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MANILA, Philippines – Chinese vessels that appear to be fishing boats but are more likely to be militias have surrounded Pag-asa (Thitu) Island in the West Philippine Sea for more than 450 days, as the Philippines quietly repairs and builds structures on its main outpost in the contentious waters.
Satellite photos released by the Asia Maritime Transparency Initiative (AMTI) of the Washington-based Center for Strategic and International Studies on Friday, March 6 (Philippines time), showed progress in repairing the sunken tip of the island’s airstrip, construction of a beaching ramp, and what appears to be dredging to create a harbor.
A study of the series of images also revealed that the Chinese militia boats have maintained a constant presence in the waters off the island and nearby sandbars since December 2018, shortly after construction work on Pag-asa began.
The Philippines announced plans to beef up Pag-asa as early as April 2017, when Defense Secretary Delfin Lorenzana visited the island with a group of reporters and photographers.
The runway on Pag-asa is unpaved, and it takes several days of zero rainfall to make the ground sturdy enough for landing airplanes. This makes scheduling flights to the island difficult and erratic.
Any effort to cement the runway would require that a collapsed portion on one end be repaired first.
The government is also building a beaching ramp on Pag-asa to receive shipments of materials and equipment for the construction work, as well as of supplies for the military and civilian residents on the island.
Actual work on the planned structures began in May 2018, and the progress has been plodding. Military and defense officials reported several delays due to the area’s unpredictable weather, but AMTI-CSIS said it was probably because of the Chinese vessels swarming the island.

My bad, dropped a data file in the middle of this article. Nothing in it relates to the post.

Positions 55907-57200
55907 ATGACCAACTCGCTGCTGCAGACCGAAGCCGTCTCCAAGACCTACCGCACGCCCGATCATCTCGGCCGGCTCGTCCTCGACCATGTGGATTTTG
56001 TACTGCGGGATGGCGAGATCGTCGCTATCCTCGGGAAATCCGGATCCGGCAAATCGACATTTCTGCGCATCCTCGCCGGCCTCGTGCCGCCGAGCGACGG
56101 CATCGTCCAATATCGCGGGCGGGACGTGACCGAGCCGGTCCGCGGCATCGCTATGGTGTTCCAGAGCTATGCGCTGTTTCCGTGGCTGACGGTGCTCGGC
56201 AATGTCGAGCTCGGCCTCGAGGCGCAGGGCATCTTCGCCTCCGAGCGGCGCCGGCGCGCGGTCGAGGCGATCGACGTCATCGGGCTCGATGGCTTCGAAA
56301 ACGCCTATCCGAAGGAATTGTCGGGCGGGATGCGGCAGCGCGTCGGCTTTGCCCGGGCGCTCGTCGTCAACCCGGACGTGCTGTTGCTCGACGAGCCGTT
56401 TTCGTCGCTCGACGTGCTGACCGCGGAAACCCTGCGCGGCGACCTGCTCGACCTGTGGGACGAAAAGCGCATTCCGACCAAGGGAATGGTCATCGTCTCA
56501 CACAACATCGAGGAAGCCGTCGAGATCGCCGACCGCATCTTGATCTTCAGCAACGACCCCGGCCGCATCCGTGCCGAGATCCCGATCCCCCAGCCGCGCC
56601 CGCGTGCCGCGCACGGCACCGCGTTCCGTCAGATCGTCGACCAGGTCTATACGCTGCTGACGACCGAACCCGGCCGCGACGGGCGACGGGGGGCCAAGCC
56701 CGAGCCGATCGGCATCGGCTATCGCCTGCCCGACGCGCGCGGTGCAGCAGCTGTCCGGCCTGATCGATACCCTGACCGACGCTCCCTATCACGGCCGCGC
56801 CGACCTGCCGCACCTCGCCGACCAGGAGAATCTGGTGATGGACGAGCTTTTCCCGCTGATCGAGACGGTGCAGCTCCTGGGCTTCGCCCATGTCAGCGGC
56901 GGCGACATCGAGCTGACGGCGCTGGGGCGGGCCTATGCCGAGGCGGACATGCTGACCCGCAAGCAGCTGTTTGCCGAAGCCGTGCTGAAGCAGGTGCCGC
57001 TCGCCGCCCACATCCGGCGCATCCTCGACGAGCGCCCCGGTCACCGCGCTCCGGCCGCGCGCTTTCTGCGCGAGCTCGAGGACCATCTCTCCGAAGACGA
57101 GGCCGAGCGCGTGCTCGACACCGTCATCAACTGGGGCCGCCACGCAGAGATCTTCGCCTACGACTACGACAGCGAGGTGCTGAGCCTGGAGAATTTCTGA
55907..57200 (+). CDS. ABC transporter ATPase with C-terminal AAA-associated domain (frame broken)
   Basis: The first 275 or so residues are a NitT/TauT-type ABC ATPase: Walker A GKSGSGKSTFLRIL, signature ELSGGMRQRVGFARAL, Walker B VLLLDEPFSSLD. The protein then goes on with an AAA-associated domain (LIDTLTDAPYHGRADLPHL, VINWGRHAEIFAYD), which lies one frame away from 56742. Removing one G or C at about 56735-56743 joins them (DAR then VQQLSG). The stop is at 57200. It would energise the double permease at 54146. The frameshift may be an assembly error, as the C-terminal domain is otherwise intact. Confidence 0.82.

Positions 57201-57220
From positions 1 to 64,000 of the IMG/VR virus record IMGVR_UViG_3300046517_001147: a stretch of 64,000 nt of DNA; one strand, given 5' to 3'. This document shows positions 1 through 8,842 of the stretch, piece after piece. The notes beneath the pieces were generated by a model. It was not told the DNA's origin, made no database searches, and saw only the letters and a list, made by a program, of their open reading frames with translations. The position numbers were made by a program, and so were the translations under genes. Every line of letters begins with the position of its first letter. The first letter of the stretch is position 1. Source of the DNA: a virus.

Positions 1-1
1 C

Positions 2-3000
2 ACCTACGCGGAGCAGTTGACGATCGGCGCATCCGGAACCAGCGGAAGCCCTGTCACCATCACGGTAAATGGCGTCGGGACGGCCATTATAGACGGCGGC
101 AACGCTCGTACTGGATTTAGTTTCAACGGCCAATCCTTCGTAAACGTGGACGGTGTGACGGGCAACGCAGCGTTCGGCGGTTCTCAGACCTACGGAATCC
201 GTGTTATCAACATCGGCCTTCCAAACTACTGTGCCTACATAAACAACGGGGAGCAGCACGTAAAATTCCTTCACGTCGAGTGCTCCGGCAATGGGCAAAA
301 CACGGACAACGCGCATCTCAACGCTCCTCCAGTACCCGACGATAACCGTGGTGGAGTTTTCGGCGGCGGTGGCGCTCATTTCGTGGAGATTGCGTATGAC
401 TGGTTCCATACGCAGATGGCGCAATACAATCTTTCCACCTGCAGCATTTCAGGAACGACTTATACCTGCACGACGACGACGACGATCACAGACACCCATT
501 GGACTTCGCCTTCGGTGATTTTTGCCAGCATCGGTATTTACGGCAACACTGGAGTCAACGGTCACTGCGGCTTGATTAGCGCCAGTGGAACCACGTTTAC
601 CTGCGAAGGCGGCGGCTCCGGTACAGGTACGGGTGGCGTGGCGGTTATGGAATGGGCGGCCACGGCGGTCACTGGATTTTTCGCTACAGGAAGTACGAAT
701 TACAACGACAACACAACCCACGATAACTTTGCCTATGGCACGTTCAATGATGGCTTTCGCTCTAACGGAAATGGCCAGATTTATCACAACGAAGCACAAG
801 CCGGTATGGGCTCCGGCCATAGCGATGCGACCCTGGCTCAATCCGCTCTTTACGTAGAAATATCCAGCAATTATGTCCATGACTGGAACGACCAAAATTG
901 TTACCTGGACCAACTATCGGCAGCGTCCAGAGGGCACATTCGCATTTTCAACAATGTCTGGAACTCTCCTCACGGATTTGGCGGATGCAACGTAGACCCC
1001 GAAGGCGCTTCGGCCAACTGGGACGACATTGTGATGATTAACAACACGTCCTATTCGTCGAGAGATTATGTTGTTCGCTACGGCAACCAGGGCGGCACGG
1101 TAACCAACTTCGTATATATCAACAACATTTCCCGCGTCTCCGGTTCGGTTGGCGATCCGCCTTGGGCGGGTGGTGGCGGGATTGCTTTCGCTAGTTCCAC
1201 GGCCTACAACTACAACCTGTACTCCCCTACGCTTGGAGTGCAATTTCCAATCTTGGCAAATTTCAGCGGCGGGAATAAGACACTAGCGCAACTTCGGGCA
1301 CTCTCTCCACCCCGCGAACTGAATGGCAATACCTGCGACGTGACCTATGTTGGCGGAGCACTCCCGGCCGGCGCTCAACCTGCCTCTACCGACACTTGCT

The Department of National Defense reported the presence of at least 322 individual Chinese vessels in 2018 and 2019, and commented that while they appeared to be fishing boats, their behavior indicated that they could be militias, a paramilitary force functioning for China’s strategic gain.
Although their numbers fluctuated over the months, the Chinese fishing vessels maintained a constant presence near Pag-asa, with at least 18 vessels on any given day. Mostly idle, unmoving, and not actually fishing, the vessels were evidently militias, AMTI-CSIS said.
China Coast Guard ships and other larger vessels were also spotted prowling the area.
Pag-asa Island lies face-to-face with Zamora (Subi) Reef, which China has reclaimed and transformed into a full-fledged military base, with a 3-kilometer runway worthy of fighter jets and a large harbor for any kind of vessel. It is visible on the horizon from a tall viewing deck on Pag-asa, just 14 nautical miles away.
The Armed Forces of the Philippines recently reported sighting 136 individual Chinese vessels around Pag-asa. On Tuesday, March 3, National Security Adviser Hermogenes Esperon Jr said the Chinese vessels were likely to remain indefinitely in the waters near the island, what with a formidable base on nearby Zamora Reef.
Upgrading the features on Pag-asa Island is the first concrete move in the Philippines’ plan to wield a more consistent presence among the Kalayaan Island Group – the 9 islets it possesses among the Spratlys in the West Philippine Sea. – Rappler.com